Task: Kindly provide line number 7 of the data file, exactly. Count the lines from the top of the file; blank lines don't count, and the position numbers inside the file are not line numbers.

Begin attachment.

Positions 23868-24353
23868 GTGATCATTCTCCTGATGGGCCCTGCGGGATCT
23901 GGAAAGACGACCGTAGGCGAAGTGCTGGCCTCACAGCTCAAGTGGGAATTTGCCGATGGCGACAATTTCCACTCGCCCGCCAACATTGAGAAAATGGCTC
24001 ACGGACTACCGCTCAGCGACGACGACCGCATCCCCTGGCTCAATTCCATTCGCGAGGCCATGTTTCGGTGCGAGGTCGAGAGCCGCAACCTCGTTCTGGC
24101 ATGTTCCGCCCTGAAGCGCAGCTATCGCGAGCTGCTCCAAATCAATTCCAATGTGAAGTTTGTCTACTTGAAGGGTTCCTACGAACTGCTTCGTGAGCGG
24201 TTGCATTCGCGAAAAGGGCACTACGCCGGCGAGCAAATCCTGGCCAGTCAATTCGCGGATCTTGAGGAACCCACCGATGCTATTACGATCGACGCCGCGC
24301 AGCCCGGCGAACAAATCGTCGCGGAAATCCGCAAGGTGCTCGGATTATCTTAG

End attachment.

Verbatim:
24301 AGCCCGGCGAACAAATCGTCGCGGAAATCCGCAAGGTGCTCGGATTATCTTAG